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Thursday, 5 May 2016

Mudslides in Campania

Towns and villages destroyed in natural disaster


Dramatic picture shows mud cascading down mountainside

Italy was in shock on this day in 1998 as a series of mudslides brought devastation in Campania, destroying or badly damaging more than 600 homes and killing 161 people. Almost 2,000 people were left with nowhere to live.

The mudslides were set off by several days of torrential rain and blamed on the increasingly unstable landscape caused by the deforestation and unregulated construction of roads and buildings.

Torrents of mud coursed down mountainsides in several areas between Avellino and Salerno to the east of Naples.  The town of Sarno bore the brunt of the damage but the villages of Quindici, Siano and Bracigliano were also badly hit.

The accumulation of large quantities of volcanic ash deposited by historic eruptions of the nearby Mount Vesuvius is thought to have made the mudslides particularly fast moving and the affected communities were quickly overwhelmed.

Scenes in the Sarno suburb of Episcopio was said to be reminiscent of nearby Pompeii, the city destroyed in the Vesuvius eruption of 79AD, with some streets completely buried in mud up to four metres deep.

Hospitals and schools were destroyed and volunteers joined rescue workers in digging for survivors over several days. It is believed that the bodies of some victims were never found, particularly among a significant number of illegal immigrants in the area.

Residents wade through mud in Sarno
Nearly 4,000 firefighters, troops, forest rangers and medical workers, including 80 United States marines based in Naples, helped with the rescue operation.

One factor thought to have contributed to the unstable mountainsides was the replacement of chestnut trees, which have large root systems that help hold the ground together, with hazelnut trees, which are more profitable but have much smaller root systems.

Environmentalists also pointed to the burning of trees and brush to plant commercial crops and the uncontrolled expansion of towns and villages, with parts of streams and river beds disappearing under concrete and asphalt and drainage channels often clogged with rubbish and building waste.

Many houses, apartment blocks and industrial buildings were said to be shoddily built with inadequate foundations, which meant they quickly collapsed when the mudslides hit.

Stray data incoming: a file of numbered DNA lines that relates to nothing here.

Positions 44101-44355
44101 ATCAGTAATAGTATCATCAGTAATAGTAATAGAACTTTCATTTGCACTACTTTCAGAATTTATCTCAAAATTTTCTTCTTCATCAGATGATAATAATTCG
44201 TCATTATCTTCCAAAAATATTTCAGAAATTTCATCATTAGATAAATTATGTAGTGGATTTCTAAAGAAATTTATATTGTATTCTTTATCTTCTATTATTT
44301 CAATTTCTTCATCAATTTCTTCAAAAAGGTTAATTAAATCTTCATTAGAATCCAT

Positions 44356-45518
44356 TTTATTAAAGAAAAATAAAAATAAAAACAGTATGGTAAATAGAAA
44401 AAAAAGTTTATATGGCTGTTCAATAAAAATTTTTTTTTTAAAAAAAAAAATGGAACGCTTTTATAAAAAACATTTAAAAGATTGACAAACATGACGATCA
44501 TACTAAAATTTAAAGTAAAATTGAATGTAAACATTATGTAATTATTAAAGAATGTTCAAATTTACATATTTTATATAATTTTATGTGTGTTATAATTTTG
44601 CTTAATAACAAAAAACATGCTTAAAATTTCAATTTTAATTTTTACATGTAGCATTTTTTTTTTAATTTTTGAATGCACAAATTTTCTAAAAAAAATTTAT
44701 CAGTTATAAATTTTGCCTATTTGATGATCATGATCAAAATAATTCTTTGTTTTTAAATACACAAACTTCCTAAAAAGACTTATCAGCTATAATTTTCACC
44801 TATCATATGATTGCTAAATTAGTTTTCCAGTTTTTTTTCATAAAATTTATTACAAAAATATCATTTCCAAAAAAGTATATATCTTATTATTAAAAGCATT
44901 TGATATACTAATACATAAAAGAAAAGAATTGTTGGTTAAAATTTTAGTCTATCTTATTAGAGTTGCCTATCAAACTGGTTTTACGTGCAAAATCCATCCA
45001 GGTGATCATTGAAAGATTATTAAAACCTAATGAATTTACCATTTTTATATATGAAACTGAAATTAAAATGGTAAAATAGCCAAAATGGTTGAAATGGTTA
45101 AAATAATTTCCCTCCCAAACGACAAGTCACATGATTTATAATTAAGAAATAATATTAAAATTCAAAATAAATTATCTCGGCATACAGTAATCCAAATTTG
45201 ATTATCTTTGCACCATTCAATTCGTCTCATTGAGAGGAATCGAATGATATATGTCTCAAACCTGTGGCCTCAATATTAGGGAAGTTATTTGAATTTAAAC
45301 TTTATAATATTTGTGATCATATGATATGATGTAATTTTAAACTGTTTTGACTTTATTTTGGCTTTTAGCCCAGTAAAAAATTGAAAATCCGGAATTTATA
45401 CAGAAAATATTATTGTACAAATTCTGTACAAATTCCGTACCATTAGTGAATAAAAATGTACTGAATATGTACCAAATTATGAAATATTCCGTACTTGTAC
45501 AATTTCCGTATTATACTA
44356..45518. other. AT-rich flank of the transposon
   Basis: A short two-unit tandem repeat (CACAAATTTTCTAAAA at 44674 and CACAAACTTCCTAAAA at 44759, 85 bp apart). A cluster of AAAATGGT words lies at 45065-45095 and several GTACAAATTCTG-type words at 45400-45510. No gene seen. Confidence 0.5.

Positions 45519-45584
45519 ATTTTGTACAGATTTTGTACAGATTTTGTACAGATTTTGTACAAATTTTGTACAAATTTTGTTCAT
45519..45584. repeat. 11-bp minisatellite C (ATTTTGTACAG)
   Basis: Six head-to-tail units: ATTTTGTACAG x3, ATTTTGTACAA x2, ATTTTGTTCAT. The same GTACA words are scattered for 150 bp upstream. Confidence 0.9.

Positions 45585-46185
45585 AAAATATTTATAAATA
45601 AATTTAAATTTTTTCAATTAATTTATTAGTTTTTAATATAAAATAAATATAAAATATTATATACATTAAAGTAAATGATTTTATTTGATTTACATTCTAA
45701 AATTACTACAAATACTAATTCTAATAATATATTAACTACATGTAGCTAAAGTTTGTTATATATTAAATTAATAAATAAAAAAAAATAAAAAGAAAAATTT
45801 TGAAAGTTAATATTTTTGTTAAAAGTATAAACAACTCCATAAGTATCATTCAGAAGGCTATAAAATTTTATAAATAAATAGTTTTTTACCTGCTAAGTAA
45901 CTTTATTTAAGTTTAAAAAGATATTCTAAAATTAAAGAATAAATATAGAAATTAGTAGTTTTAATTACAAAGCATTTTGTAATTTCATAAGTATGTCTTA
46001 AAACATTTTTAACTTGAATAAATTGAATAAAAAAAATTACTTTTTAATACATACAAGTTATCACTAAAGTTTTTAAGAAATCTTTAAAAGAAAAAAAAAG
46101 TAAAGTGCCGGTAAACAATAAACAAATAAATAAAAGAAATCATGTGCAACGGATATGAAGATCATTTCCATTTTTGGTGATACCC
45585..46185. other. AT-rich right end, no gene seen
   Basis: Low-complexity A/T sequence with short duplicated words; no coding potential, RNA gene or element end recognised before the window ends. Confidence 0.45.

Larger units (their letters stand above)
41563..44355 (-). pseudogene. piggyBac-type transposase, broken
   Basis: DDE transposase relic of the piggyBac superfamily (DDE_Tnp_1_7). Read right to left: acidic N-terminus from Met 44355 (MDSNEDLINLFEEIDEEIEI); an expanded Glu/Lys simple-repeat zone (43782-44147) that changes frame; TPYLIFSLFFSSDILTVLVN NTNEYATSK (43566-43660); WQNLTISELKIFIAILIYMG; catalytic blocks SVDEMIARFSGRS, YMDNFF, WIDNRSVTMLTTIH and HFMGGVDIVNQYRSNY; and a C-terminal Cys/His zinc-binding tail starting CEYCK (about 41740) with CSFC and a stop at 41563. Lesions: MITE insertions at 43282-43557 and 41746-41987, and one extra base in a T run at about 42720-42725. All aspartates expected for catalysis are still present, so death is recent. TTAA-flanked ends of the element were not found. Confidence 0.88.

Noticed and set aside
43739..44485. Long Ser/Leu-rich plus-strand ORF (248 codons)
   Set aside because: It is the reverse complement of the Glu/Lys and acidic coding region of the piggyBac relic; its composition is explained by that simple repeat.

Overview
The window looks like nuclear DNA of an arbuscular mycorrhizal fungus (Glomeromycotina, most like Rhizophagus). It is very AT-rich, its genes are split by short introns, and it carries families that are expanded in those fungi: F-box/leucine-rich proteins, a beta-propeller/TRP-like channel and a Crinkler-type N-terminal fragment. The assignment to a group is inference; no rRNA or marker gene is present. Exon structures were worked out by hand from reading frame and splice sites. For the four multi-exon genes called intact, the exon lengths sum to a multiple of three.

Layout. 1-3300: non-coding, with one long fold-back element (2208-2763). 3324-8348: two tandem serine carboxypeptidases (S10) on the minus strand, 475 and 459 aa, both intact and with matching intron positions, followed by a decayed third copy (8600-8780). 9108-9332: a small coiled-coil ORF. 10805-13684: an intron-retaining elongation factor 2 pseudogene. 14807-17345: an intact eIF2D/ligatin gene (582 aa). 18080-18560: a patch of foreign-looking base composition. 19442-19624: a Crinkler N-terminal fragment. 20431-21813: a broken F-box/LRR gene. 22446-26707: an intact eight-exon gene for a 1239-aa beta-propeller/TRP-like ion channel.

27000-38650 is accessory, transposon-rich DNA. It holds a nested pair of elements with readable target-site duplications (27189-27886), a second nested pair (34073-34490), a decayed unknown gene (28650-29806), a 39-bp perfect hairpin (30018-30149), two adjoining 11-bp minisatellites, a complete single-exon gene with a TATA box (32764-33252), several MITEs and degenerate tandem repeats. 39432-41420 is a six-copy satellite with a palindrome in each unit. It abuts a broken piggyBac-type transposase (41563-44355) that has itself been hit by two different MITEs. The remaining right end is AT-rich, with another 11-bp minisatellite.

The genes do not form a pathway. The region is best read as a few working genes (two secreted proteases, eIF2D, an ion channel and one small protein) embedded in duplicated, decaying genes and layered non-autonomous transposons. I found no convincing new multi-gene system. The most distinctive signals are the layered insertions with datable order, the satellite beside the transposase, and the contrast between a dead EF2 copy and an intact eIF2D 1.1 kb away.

The catastrophe prompted the Italian Ministry of the Environment to introduce legislative measures for environmental protection which have come to be known as Legge Sarno (Sarno Laws).

But the government was accused of responding too slowly as the disaster was unfolding, failing to issue evacuation instructions even after the Mayor of Sarno telephoned the Civil Protection Department to warn that a torrent of mud, rocks and broken trees was heading for the town.  Rescuers did not arrive until after nightfall, which meant valuable time was lost in which helicopters and other equipment could not be used.

Campania has been plagued by mudslides.  There have been almost 650 since 1918, the highest for any region in Italy.  In fact, it is the most dangerous part of Italy for natural disasters, with almost one-third of all the country's floods, landslides and earthquakes over the past 70 years taking place within its borders.

Travel tip:

Sarno is situated in an area of 500 square kilometres known as the Sarno basin, in which some 750,000 people live.  It is made up of largely industrial towns but also contains the ruins of Pompeii, some 20 kilometres to the west. Parts of the Roman city buried by the 79AD eruption of Vesuvius were unearthed in 1599 during work to alter the course of the River Sarno, although serious excavation did not begin until 1748.

Photo of Cava de' Tirreni
Porticoes line the historic main
street in Cava de' Tirreni
Travel tip:

A diocese of the Roman Catholic church from around 1,000AD, Sarno had religious ties for many years with Cava de' Terreni, a town a few kilometres from Salerno notable for a Benedictine abbey and a beautiful porticoed main street in the commercial district of what was once the most prosperous town in the area.

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